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Scientific conferences: networking for introverts

Posted by , on 23 February 2022

As lockdowns ease and the prospect of attending a conference in person rises on the horizon, it might be time to take stock of what conferences offer that virtual meetings have fallen behind on: networking. Although networking is an important part of the conference experience, it can be daunting for some. I hope that these “Top ten tips” can help make networking a more enjoyable experience for those that aren’t feeling so confident. I don’t – by any means – consider myself an expert but I think that because I’ve actively had to work at my networking skills in my role as a Reviews Editor for Development, I’ve thought a lot about how to improve. I hope to share what I’ve learned through trial and error.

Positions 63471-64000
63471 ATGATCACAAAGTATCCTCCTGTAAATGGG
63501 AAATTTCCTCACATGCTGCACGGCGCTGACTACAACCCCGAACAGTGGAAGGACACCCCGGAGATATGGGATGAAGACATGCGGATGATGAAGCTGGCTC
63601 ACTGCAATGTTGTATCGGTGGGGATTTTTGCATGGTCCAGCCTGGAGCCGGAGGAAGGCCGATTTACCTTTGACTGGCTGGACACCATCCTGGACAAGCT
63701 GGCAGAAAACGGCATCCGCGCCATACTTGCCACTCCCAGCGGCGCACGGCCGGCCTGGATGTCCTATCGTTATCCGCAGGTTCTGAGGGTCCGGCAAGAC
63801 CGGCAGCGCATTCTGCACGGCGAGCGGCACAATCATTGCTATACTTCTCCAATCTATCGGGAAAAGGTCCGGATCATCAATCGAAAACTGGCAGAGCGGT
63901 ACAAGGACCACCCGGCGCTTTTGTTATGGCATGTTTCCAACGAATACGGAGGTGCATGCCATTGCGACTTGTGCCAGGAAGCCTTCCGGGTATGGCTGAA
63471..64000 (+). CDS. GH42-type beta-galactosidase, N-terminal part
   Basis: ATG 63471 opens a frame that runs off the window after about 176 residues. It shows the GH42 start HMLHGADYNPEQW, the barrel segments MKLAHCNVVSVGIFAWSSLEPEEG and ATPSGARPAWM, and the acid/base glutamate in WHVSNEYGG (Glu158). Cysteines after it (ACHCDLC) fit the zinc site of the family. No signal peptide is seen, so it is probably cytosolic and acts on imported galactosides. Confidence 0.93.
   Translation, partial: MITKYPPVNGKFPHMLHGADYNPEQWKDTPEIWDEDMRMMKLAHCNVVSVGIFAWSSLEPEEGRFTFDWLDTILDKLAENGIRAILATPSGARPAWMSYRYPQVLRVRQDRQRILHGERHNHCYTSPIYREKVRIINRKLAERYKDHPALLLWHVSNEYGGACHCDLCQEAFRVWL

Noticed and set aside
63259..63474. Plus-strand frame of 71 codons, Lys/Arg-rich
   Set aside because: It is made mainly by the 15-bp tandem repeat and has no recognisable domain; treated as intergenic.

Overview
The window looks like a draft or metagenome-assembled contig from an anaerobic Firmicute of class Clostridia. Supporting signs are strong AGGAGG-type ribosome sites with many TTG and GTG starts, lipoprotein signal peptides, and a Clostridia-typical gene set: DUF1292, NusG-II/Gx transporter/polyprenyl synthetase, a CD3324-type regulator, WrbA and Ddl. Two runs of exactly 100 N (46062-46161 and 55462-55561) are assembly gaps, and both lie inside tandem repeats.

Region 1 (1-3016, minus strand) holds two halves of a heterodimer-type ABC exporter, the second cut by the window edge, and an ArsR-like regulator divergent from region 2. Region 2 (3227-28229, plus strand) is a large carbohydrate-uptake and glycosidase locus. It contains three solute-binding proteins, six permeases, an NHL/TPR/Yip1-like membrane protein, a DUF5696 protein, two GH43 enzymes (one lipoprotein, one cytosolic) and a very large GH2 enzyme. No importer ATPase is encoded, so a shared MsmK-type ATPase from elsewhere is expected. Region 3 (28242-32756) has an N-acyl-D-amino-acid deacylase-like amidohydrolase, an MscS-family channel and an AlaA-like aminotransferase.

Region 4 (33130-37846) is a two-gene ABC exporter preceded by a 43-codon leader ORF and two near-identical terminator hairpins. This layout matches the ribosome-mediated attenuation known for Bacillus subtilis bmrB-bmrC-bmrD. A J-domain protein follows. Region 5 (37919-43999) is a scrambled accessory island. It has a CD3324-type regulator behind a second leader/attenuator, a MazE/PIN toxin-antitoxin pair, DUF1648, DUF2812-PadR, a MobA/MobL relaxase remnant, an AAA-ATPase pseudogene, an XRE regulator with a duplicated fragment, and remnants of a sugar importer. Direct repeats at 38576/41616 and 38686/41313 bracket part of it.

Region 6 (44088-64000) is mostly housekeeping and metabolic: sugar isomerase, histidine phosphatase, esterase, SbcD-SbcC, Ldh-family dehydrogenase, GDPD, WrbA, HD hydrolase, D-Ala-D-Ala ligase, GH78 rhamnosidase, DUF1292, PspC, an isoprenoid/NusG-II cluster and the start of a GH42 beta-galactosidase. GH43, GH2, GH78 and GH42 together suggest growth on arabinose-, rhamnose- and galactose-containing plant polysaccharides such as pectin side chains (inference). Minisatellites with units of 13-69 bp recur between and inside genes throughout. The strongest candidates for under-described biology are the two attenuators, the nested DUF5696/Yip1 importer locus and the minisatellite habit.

1. Cut yourself some slack

First, and most importantly, go easy on yourself! I can’t stress this enough. Big conferences can be overwhelming – even if you’re a natural communicator. It can be difficult to interact, especially when you are new to the field, jet-lagged, speaking a language that isn’t your mother tongue in a noisy room where other people might be speaking with unfamiliar accents. All these components can add up and it’s difficult! However, as with most things, the beginning is always the most challenging; it will get easier with time and better with practice.

2. Plan ahead

If you’re interested in speaking to someone in particular you can email them in advance of the meeting to arrange a time and place to meet. This way, you don’t need to worry about bumping into them by chance or spending time hunting them down. You can also use the conference Twitter hashtag, or a meeting app, to let other people know you’ll be at the meeting.